Beia Spiller Duke University October 2010 Research funded by Resources for the Future’s

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## Beia Spiller Duke University October 2010 Research funded by Resources for the Future’s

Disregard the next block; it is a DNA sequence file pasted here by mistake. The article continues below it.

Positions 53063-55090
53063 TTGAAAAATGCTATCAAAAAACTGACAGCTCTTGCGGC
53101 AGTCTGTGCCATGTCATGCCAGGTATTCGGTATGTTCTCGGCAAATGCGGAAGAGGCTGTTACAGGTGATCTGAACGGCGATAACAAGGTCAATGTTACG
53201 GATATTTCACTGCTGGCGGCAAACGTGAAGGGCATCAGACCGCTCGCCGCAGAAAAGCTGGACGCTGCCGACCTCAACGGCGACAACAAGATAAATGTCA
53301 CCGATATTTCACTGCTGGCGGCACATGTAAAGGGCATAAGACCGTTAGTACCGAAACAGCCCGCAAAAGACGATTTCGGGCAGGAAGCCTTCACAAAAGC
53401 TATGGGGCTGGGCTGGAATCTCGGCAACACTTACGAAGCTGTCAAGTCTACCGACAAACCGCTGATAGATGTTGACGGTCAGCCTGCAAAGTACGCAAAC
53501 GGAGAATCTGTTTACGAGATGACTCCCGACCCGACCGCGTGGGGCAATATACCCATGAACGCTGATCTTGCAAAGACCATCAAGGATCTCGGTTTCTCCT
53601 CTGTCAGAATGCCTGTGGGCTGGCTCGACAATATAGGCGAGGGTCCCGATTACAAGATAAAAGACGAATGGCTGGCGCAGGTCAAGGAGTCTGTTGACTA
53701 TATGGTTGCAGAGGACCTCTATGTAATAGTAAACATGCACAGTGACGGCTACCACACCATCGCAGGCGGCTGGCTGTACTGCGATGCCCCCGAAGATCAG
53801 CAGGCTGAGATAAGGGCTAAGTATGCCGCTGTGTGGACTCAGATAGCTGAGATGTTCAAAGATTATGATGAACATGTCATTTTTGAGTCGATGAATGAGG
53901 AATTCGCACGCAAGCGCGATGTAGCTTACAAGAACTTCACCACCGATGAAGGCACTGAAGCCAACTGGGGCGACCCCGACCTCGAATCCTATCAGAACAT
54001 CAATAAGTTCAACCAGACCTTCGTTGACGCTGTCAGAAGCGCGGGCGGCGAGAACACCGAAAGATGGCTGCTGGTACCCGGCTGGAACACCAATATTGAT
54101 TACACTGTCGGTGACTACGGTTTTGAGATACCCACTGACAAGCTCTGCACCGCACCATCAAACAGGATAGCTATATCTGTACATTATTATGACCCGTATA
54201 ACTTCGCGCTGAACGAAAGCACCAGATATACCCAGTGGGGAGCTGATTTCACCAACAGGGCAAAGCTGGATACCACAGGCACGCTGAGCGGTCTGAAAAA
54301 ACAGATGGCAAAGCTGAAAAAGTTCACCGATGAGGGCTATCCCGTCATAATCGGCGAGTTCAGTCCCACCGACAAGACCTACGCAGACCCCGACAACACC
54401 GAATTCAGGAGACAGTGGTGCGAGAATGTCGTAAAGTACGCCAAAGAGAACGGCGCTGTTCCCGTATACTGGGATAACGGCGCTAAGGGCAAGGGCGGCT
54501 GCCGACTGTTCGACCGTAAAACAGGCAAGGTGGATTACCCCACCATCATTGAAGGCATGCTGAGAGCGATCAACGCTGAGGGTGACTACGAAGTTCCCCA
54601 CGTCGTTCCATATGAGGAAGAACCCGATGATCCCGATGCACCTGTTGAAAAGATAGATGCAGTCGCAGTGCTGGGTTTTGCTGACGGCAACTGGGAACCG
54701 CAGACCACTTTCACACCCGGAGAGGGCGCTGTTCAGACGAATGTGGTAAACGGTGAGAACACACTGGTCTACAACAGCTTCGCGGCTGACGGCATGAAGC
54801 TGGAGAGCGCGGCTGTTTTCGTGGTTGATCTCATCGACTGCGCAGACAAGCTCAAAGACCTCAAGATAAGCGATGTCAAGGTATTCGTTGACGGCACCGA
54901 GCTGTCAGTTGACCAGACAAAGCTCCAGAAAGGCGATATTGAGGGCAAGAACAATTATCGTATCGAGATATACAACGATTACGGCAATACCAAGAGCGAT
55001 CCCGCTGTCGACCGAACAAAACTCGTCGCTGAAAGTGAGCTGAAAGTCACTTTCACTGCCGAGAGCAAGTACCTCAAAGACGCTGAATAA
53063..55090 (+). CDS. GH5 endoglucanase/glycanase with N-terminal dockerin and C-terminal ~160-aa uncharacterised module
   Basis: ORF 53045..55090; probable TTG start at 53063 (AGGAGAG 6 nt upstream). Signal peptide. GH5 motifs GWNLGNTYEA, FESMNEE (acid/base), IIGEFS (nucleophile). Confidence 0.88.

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**How Gasoline Prices Impact Household Driving and Auto**Purchasing DecisionsA Revealed Preference Approach BeiaSpiller Duke University October 2010 Research funded by Resources for the Future’s Joseph L. Fisher Doctoral Dissertation Fellowship 10/1001 / 38**Policy Relevance**• Consumer response to changing gasoline prices • Climate change • Air pollution • Congestion • National security concerns 10/1002 / 38**Elasticity of Demand for Gasoline**• Accurately measuring the elasticity of demand for gasoline • Importance in climate policy models • Economic incidence of gasoline tax - burden falls on consumers or producers • Optimal gasoline tax • Prior studies range of elasticities: -0.02 to -1.59 • Espey (1996): data, econometric technique, demand specification, assumptions 10/1003 / 38**VMT Demand/Gasoline Prices**10/1004 / 38**Gasoline Prices/Truck Demand**Graph From Klier and Linn (2008) 10/1005 / 38**Change in SUV/car sales**Taken from US DOE website, 2008 10/1006 / 38**Elasticity of Demand for Gasoline**• Downward bias/Misspecification due to: • Assumptions • Research Methods 10/1007 / 38**Model Objectives and Innovations**Incorporate the following into measurement of gasoline demand elasticity: • Extensive and Intensive Margin (vehicle purchase decision and VMT) • Type of vehicle ↔ Amount of driving • Estimate jointly: • Model choice • Fleet size • Driving demand Household fleet’s VMT decisions jointly determined Allocation of VMT between vehicles Substitution as r elative operating costs a;slkjf;alskjsf’ajkfe;lkjfda;lkjds;lkjf asdflkjas 10/1008 / 38**Model Objectives and Innovations**Incorporate the following into measurement of gasoline demand elasticity: • Extensive and Intensive Margin (vehicle purchase decision and VMT) • Type of vehicle ↔ Amount of driving • Estimate jointly: • Model choice • Fleet size • Driving demand • Household fleet’s VMT decisions jointly determined • Allocation of VMT between vehicles • Substitution as relative operating costs change • Hensher (1985), Berkowitz et.al. (1990): 2 and 3 car households more elastic 10/1008 / 38**Model Objectives and Innovations**• Vehicle Fixed Effects • Unobserved vehicle attributes affect purchase decision • Berry, Levinsohn, and Pakes (1995): no fixed effects biases price coefficient • Unobserved attributes (style) make individuals appear less price sensitive 10/1009 / 38**Model Objectives and Innovations**• Vehicle Fixed Effects • Unobserved vehicle attributes affect purchase decision • Berry, Levinsohn, and Pakes (1995): no fixed effects biases price coefficient • Unobserved attributes (style) make individuals appear less price sensitive • Detailed choice set • To capture subtle changes in vehicle purchase decision • Aggregate choice set won’t capture movement within the aggregation (i.e. Ford Taurus -> Honda Civic) 10/1009 / 38**Methodological Hurdle**• High dimensionality of choice set • 3,751 types of vehicles (model-year) in dataset • If households can choose 2: 7,033,125 possible choices • If households can choose 3: 8,789,061,875 possible choices • Typical logit, probitmodels do not allow for such high dimensionality 10/1010 / 38**Proposed Method**• Revealed preference approach: • Observed household vehicle holdings is equilibrium, provides maximum utility • Any deviation from equilibrium results in lower utility • Thus, can compare the utility levels: Utility(bundle choice) > Utility(deviation from choice) • Allows for unconstrained choice set and fixed effects 10/1011 / 38**Outline**• Literature Review • Model • Method • Unobserved Consumer Heterogeneity • Data • Results • Conclusion 10/1012 / 38**Literature Review**• Extensive/intensive margins estimated independently • West (2007), Klierand Linn (2008), Schmalensee and Stoker (1999) • Two-step sequential estimation of extensive/intensive margins • West (2004), Goldberg (1998) • One step approach • Berkowitz et al. (1990), Feng, Fullerton, and Gan (2005), Bento et al. (2008) • Fleet model • Green and Hu (1985) 10/1013 / 38**Model**Per-vehicle sub-utility (additively separable in total utility): i: household j: vehicle VMTij= Vehicle Miles Travelled per year Xj: observable attributes of vehicle j : unobservable attributes of vehicle j 10/1014 / 38**Model**Marginal utility of driving: Zi : Household i's attributes ni : Number of vehicles in household i’s garage - diminishing marginal returns of use as number of vehicles in garage increases Fixed effects: 10/1015 / 38**Model**Marginal utility of driving: Zi : Household i's attributes ni : Number of vehicles in household i’s garage - diminishing marginal returns of use as number of vehicles in garage increases Fixed effects: Thus: 10/1015 / 38**Model: Utility Maximization**max å r = + U u c i ij i VMT , c j å å = + + d c s . t . y P P VMT P c i j ij ij i j j : household income : vehicle j’sused price (opportunity cost of not selling) : operating cost ($/mile) : price of consumption = 1 10/1016 / 38**Model: Utility Maximization**Interdependence of vehicles in fleet: Indirect Utility 10/1017 / 38**Estimation**Two steps: • Difference out fixed effects, estimate , ,ρ • Recapture fixed effects, estimate 10/1018 / 38**First Stage Estimation: Swapping**• Assumption 1: Household in equilibrium with vehicle purchase and VMT decision : Fleet chosen by household i Two households, 1 and 2, have vehicles A, B respectively: Thus: 10/1019 / 38**First Stage Estimation: Swapping**• Assumption 1: Household in equilibrium with vehicle purchase and VMT decision : Fleet chosen by household i • Two households, 1 and 2, have vehicles A, Brespectively: For Household 1 For Household 2 Thus: 10/1019 / 38**First Stage Estimation: Swapping**• Assumption 1: Household in equilibrium with vehicle purchase and VMT decision : Fleet chosen by household i • Two households, 1 and 2, have vehicles A, Brespectively: For Household 1 For Household 2 Thus: 10/1019 / 38**First Stage Estimation**Maximum Likelihood: Normalization: 10/1020 / 38**First Stage Estimation: Overview**- Guess at parameter vector -For each vehicle in dataset: Step 1: Randomly choose a vehicle from another household Step 2: Swap chosen vehicles between households Step 3: Calculate optimal VMT for observed fleet and proposed deviation (given current ) Step 4: Calculate indirect utility under each scenario (observed and proposed) Step 5: Difference indirect utilities -Calculate objective function (summed log of differences) -Find that increases objective function -Repeat until convergence 10/1021 / 38**First Stage Estimation: Overview**- Guess at parameter vector -For each vehicle in dataset: Step 1: Randomly choose a vehicle from another household Step 2: Swap chosen vehicles between households Step 3: Calculate optimal VMT for observed fleet and proposed deviation (given current ) Step 4: Calculate indirect utility under each scenario (observed and proposed) Step 5: Difference indirect utilities -Calculate objective function (summed log of differences) -Find that increases objective function -Repeat until convergence 10/1021 / 38**First Stage Estimation: Overview**- Guess at parameter vector -For each vehicle in dataset: Step 1: Randomly choose a vehicle from another household Step 2: Swap chosen vehicles between households Step 3: Calculate optimal VMT for observed fleet and proposed deviation (given current ) Step 4: Calculate indirect utility under each scenario (observed and proposed) Step 5: Difference indirect utilities -Calculate objective function (summed log of differences) -Find that increases objective function -Repeat until convergence 10/1021 / 38**First Stage Estimation: Overview**- Guess at parameter vector -For each vehicle in dataset: Step 1: Randomly choose a vehicle from another household Step 2: Swap chosen vehicles between households Step 3: Calculate optimal VMT for observed fleet and proposed deviation (given current ) Step 4: Calculate indirect utility under each scenario (observed and proposed) Step 5: Difference indirect utilities -Calculate objective function (summed log of differences) -Find that increases objective function -Repeat until convergence 10/1021 / 38**First Stage Estimation: Overview**- Guess at parameter vector -For each vehicle in dataset: Step 1: Randomly choose a vehicle from another household Step 2: Swap chosen vehicles between households Step 3: Calculate optimal VMT for observed fleet and proposed deviation (given current ) Step 4: Calculate indirect utility under each scenario (observed and proposed) Step 5: Difference indirect utilities -Calculate objective function (summed log of differences) -Find that increases objective function -Repeat until convergence 10/1021 / 38**First Stage Estimation: Overview**- Guess at parameter vector -For each vehicle in dataset: Step 1: Randomly choose a vehicle from another household Step 2: Swap chosen vehicles between households Step 3: Calculate optimal VMT for observed fleet and proposed deviation (given current ) Step 4: Calculate indirect utility under each scenario (observed and proposed) Step 5: Difference indirect utilities -Calculate objective function (summed log of differences) -Find that increases objective function -Repeat until convergence 10/1021 / 38**First Stage Estimation: Overview**- Guess at parameter vector -For each vehicle in dataset: Step 1: Randomly choose a vehicle from another household Step 2: Swap chosen vehicles between households Step 3: Calculate optimal VMT for observed fleet and proposed deviation (given current ) Step 4: Calculate indirect utility under each scenario (observed and proposed) Step 5: Difference indirect utilities -Calculate objective function (summed log of differences) -Find that increases objective function -Repeat until convergence 10/1021 / 38**Unobserved Consumer Heterogeneity**• Incorporate observed driving behavior into estimation • Contraction mapping: at each stage of iteration, solve 10/1022 / 38**Unobserved Consumer Heterogeneity**• Guess at parameter vector Find that minimizes distance between observed and optimal Calculate given , Find new parameter vector that maximizes objective function. Repeat steps 2-4 until convergence. 10/1023 / 38**Unobserved Consumer Heterogeneity**• Guess at parameter vector • Find that minimizes distance between observed and optimal Calculate given , Find new parameter vector that maximizes objective function. Repeat steps 2-4 until convergence. 10/1023 / 38**Unobserved Consumer Heterogeneity**• Guess at parameter vector • Find that minimizes distance between observed and optimal • Calculate given , Find new parameter vector that maximizes objective function. Repeat steps 2-4 until convergence. 10/1023 / 38**Unobserved Consumer Heterogeneity**• Guess at parameter vector • Find that minimizes distance between observed and optimal • Calculate given , • Find new parameter vector that maximizes objective function. Repeat steps 2-4 until convergence. 10/1023 / 38**Unobserved Consumer Heterogeneity**• Guess at parameter vector • Find that minimizes distance between observed and optimal • Calculate given , • Find new parameter vector that maximizes objective function. • Repeat steps 2-4 until convergence. 10/1023 / 38**Second Stage Estimation**• Assumption 2: Net sub-utility of jth vehicle > 0 • Assumption 3:jth+ 1 vehicle decreases total utility Thus: Rewriting: 10/1024 / 38**Second Stage Estimation**• Assumption 2: Net sub-utility of jth vehicle > 0 • Assumption 3:jth+ 1 vehicle decreases total utility • Thus: For Household 1 For Household 2 Rewriting: 10/1024 / 38**Second Stage Estimation**• Assumption 2: Net sub-utility of jth vehicle > 0 • Assumption 3:jth+ 1 vehicle decreases total utility • Thus: For Household 1 For Household 2 • Rewriting: 10/1024 / 38**Second Stage Estimation**• For Household 1: • For Household 2: 10/1025 / 38**Second Stage Estimation**• Maximum Likelihood: OLS: 10/1026 / 38**Second Stage Estimation**• Maximum Likelihood: • OLS: 10/1026 / 38**Second Stage Estimation: Overview**• For each type of vehicle: • Find all households who own it: positive sub-utility from owning it. • Find all households who don’t own it: adding this vehicle decreases utility. • Form maximum likelihood over (1) and (2) • Estimate fixed effect for this vehicle • Run OLS of all FE on vehicle characteristics 10/1027 / 38**Data**• Household level data: National Household Transportation Survey 2001 and 2009 10/1028 / 38**Data: NHTS Summary Statistics**10/1029 / 38**Data: Vehicles**• Vehicle characteristic data: Polk, Ward’s Automotive Yearbook • Provides detailed information on 6,594 vehicles 1971-2009 • Used vehicle prices: NADA • Provides used prices of vehicles in 2001 (1982-2002), 2009 (1992 – 2010) 10/1030 / 38**Data: Gasoline Prices**• American Chamber of Commerce Research Association (ACCRA) 2001, 2009 data • provides gas prices at the city level • yearly averages • aggregate to MSA 10/1031 / 38**Data: Gasoline Prices**10/1032 / 38